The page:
DF: So the word is also a way of communication in your performance, not just movement?

JA: Yes, but it is just one dimension and we need more levels in the performances. They can exist in parallel in the show.

DF: So it should be two separate forms existing next to each other, should they be separate?

JA: I am working with a director right now. He works more with a rhythm rather than with a simple story. People think this is peculiar, they want to see themselves on the stage but it is not enough. If the stories are too individual, there won’t be a communication. The openness and essence are important. You know what love is about and I know it but you feel it differently than I do. The essence is important and I try to catch it.

DF: I would also ask you about your movement experiences. Are you inspired by everyday movement or does it depend on your mood?

JA: I don’t have an idea. It is a hunch that I have. And I study it. I improvise and this is more about listening than doing something. I think dance is already here and I have to let it out. For example a doctor doesn’t give birth to a child. He simply helps a woman give birth. Everything is already here; we just need to let it out in the shape of dance. I once tried to create something but it was a mess after all - I wanted it too strongly. Besides Grotowski [the Polish theater director] is very important for me. I have never seen him working but I have read about it. Inspirations and ideas are very important for me. I am also interested in Kieślowski. He didn’t judge, but showed. He didn’t tell me how I should think. It was very interesting. Dancers often don’t give people time to find the interpretation – everything is already said and pointed out.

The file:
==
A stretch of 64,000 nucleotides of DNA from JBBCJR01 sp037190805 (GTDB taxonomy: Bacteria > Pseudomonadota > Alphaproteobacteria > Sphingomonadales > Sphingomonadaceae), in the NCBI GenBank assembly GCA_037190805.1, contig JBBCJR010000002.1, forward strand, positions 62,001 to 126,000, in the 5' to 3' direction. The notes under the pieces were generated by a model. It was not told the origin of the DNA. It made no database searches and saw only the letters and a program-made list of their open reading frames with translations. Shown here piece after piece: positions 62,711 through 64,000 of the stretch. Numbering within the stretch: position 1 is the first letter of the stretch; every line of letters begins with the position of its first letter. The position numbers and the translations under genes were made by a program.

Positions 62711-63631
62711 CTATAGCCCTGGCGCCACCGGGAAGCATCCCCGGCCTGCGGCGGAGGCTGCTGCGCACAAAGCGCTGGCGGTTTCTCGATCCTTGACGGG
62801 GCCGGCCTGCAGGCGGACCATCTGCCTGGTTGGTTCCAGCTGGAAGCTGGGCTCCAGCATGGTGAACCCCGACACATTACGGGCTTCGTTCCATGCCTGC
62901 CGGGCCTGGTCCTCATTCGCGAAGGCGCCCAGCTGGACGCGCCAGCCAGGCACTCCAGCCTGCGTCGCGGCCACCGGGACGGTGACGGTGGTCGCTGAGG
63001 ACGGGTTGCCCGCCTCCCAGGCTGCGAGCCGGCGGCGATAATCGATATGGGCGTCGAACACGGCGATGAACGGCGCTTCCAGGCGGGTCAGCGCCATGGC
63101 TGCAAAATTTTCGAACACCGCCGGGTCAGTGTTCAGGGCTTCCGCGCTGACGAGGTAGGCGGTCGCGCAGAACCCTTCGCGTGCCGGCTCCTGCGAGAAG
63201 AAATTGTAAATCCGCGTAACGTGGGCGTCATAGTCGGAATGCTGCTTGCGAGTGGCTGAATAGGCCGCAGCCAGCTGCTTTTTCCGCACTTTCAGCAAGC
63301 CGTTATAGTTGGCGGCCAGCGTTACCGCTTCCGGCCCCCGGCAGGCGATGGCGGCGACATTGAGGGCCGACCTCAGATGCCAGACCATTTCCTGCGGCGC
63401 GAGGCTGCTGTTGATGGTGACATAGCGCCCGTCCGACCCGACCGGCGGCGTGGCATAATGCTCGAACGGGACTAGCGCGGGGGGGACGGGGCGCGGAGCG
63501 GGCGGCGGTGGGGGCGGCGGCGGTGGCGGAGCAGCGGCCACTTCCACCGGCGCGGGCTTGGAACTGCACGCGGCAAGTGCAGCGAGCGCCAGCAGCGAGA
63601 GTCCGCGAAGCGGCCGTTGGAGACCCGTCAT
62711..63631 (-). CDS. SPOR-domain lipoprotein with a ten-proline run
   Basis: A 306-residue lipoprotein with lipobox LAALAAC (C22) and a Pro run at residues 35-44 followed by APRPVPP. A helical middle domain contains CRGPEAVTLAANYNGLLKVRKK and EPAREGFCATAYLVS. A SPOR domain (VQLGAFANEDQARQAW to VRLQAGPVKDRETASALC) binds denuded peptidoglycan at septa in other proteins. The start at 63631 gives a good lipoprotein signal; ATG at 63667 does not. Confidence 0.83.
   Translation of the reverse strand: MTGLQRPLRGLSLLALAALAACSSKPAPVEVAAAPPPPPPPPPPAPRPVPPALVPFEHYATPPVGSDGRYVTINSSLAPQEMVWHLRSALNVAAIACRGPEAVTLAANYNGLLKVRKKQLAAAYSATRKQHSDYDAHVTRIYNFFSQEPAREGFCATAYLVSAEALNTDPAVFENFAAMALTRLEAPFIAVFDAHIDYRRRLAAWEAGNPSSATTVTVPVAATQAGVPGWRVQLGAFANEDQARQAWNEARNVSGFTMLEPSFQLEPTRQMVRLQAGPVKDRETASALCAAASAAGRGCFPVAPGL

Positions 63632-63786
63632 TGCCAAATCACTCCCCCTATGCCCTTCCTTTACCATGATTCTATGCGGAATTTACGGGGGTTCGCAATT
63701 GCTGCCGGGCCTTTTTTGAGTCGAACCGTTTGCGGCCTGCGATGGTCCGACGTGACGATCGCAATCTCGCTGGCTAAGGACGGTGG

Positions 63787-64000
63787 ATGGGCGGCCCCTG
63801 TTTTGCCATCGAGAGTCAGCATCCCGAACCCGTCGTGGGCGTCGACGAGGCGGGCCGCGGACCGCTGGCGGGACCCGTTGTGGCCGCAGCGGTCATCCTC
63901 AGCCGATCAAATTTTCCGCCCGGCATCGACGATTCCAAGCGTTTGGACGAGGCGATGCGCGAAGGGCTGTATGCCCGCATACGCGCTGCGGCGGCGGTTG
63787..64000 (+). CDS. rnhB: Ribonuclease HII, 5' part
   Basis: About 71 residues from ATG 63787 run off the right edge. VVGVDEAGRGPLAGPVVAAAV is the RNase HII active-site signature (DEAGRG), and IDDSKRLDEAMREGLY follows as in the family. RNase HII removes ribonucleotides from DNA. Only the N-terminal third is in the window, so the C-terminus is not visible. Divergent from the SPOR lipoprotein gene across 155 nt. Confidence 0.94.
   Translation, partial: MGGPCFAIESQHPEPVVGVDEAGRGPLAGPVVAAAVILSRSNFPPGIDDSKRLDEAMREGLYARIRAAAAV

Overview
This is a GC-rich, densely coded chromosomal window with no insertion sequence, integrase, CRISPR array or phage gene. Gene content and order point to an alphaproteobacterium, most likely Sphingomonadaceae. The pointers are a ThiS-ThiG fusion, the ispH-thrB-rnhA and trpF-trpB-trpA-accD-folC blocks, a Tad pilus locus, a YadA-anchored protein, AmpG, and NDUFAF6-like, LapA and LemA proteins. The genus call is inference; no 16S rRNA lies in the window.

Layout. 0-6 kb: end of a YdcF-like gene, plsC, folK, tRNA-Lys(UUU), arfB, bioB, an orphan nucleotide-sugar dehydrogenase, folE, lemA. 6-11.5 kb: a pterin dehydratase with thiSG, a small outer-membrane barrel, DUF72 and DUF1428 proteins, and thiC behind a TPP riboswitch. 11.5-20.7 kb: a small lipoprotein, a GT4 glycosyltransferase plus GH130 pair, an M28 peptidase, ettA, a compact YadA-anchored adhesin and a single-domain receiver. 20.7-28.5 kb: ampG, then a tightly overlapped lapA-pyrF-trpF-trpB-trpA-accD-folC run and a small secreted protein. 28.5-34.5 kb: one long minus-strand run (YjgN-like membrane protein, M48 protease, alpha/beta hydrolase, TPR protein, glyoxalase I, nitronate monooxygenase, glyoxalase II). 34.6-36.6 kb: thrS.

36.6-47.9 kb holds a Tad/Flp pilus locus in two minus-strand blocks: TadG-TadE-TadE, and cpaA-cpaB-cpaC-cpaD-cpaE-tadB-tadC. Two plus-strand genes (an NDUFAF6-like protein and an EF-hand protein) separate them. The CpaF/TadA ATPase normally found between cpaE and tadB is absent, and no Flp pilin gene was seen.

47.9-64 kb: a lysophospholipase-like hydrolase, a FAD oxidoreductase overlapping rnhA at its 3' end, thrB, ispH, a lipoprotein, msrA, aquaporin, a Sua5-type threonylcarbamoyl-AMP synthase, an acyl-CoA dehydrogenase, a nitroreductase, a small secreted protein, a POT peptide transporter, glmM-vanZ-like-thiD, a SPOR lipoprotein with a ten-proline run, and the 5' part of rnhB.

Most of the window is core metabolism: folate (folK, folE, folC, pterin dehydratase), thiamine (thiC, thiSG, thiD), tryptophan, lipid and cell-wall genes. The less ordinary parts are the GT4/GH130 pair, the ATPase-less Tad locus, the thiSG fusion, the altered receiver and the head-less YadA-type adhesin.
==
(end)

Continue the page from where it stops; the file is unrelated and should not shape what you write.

DF: So can it be said that the possibilities of the body are limitless?
JA: It is not possible to find everything, but it is what I am interested in. I love searching and researching for what is possible, with no particular goal, just searching what a body can do. It is a great pleasure for me.

DF: So the process of creating the movement is the most interesting for you?

JA: The creation process is the most important. The meaning will come because movement is thinking. We just have to let it flow - when I dance the meaning comes naturally. It is something that people can find but it is a non-linear story.

DF: Have you ever worked with people who have never danced?

JA: Movement is my experience. I often had an opportunity to work with actresses. They want to try everything even if they look idiots. With dancers it's different. They are constantly afraid of how they look; they are afraid to look ugly. They say something is not beautiful and they cannot do it. But the true art is not about that. If something is true it will become beautiful. It is hard to explain this to dancers.

Interviewed by Dominika Szala
Translated by Katarzyns Steńczyk

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 Post subject:
PostPosted: Sat Jul 15, 2006 7:23 am 
Quick Questionnaire: NOIBIS LICEA

It has started from…
Before I was born

What dance gives me…

What I don’t like in dance…
When the courtain closes

My inspirations…
My heart beat

What makes me fly/ What gives me wings…
My energy

What limits me…
The space

What does festival in Bytom mean to me…
Great, pure experience

If I wouldn’t be a dancer…
I will be one… anyway

When I’m not dancing…
I’m sleeping

What’s important in life…
Love and peace


Noibis Licea - prowadzący warsztaty z tańca afro - kubańskiego

Zaczęło się od…
Zanim się urodziłem

Taniec daje mi…

Czego nie lubię w tańcu…
Kiedy kurtyna schodzi w dół, końca

Moje inspiracje…
Bicie mojego serca

Co dodaje mi skrzydeł…
Moja energia

Co mnie ogranicza…

Czym jest dla mnie bytomski festiwal…

Jeśli nie był bym tancerzem to…

Gdy nie tańczę to…

Co w życiu jest ważne…
Miłość i pokój